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The Safety and Effectiveness of Clarithromycin and Rifabutin Used Alone or in Combination to Prevent Mycobacterium Avium Complex (MAC) or Disseminated MAC Disease in HIV-Infected Patients

2014-08-27 03:59:48 | BioPortfolio

Summary

To compare the efficacy and safety of clarithromycin alone versus rifabutin alone versus the two drugs in combination for the prevention or delay of Mycobacterium avium Complex (MAC) bacteremia or disseminated MAC disease. To compare other parameters such as survival, toxicity, and quality of life among the three treatment arms. To obtain information on the incidence and clinical grade of targeted gynecologic conditions.

Persons with advanced stages of HIV are considered to be at particular risk for developing disseminated MAC disease. The development of an effective regimen for the prevention of disseminated MAC disease may be of substantial benefit in altering the morbidity and possibly the mortality associated with this disease and its treatment.

Description

Persons with advanced stages of HIV are considered to be at particular risk for developing disseminated MAC disease. The development of an effective regimen for the prevention of disseminated MAC disease may be of substantial benefit in altering the morbidity and possibly the mortality associated with this disease and its treatment.

Patients are randomized to receive clarithromycin alone, rifabutin alone, or the two drugs in combination daily. Patients are evaluated every 4 weeks for the first 8 weeks and every 8 weeks thereafter for the duration of the study. Patients are followed for 24 months. Per amendment, a pharmacokinetic substudy will be conducted.

Study Design

Primary Purpose: Treatment

Conditions

Mycobacterium Avium-Intracellulare Infection

Intervention

Clarithromycin, Rifabutin

Location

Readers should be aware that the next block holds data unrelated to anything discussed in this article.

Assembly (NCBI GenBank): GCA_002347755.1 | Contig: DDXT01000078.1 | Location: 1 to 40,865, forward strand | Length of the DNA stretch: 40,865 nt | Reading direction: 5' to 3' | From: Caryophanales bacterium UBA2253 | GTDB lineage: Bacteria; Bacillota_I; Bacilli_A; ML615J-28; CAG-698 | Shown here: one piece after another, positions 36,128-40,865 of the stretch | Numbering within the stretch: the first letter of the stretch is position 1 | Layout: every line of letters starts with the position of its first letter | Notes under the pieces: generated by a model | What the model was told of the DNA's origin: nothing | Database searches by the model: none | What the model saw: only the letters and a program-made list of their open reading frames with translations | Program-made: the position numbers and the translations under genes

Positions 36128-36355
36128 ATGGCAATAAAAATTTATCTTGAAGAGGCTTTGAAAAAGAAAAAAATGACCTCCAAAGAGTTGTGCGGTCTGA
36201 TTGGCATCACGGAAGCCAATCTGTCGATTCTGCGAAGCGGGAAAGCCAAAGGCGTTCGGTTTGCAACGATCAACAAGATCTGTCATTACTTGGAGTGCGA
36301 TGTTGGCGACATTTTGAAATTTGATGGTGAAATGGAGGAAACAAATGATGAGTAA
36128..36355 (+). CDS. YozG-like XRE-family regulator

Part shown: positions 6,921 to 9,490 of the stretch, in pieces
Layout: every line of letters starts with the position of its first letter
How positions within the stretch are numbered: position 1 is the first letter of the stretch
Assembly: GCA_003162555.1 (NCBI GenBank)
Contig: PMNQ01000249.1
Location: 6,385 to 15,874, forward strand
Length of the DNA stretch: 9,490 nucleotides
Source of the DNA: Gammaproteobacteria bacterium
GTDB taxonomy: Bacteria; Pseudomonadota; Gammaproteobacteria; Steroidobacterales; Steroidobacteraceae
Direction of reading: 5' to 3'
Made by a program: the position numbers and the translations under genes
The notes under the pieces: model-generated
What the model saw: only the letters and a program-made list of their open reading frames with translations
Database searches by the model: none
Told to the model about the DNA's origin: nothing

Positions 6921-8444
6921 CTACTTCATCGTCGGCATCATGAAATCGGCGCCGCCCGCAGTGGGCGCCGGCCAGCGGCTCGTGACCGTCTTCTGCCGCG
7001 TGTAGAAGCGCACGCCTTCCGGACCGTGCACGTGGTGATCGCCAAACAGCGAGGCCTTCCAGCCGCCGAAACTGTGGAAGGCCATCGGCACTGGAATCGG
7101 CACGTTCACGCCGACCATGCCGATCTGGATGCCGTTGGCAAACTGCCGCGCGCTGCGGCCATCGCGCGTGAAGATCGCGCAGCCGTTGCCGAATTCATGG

Univ of Alabama at Birmingham
Birmingham
Alabama
United States
35294

Status

Completed

Source

National Institute of Allergy and Infectious Diseases (NIAID)

Results (where available)

View Results

Links

Published on BioPortfolio: 2014-08-27T03:59:48-0400

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Medical and Biotech [MESH] Definitions

A nontuberculous infection when occurring in humans. It is characterized by pulmonary disease, lymphadenitis in children, and systemic disease in AIDS patients. Mycobacterium avium-intracellulare infection of birds and swine results in tuberculosis.

A broad-spectrum antibiotic that is being used as prophylaxis against disseminated Mycobacterium avium complex infection in HIV-positive patients.

A complex that includes several strains of M. avium. M. intracellulare is not easily distinguished from M. avium and therefore is included in the complex. These organisms are most frequently found in pulmonary secretions from persons with a tuberculous-like mycobacteriosis. Strains of this complex have also been associated with childhood lymphadenitis and AIDS; M. avium alone causes tuberculosis in a variety of birds and other animals, including pigs.

So-called atypical species of the genus MYCOBACTERIUM that do not cause tuberculosis. They are also called tuberculoid bacilli, i.e.: M. buruli, M. chelonae, M. duvalii, M. flavescens, M. fortuitum, M. gilvum, M. gordonae, M. intracellulare (see MYCOBACTERIUM AVIUM COMPLEX;), M. kansasii, M. marinum, M. obuense, M. scrofulaceum, M. szulgai, M. terrae, M. ulcerans, M. xenopi.

So-called atypical species of the genus MYCOBACTERIUM. They are also called tuberculoid bacilli, i.e.: M. buruli, M. chelonae, M. duvalii, M. flavescens, M. fortuitum, M. gilvum, M. gordonae, M. intracellulare (see MYCOBACTERIUM AVIUM COMPLEX;), M. kansasii, M. marinum, M. obuense, M. scrofulaceum, M. szulgai, M. terrae, M. ulcerans, M. xenopi.

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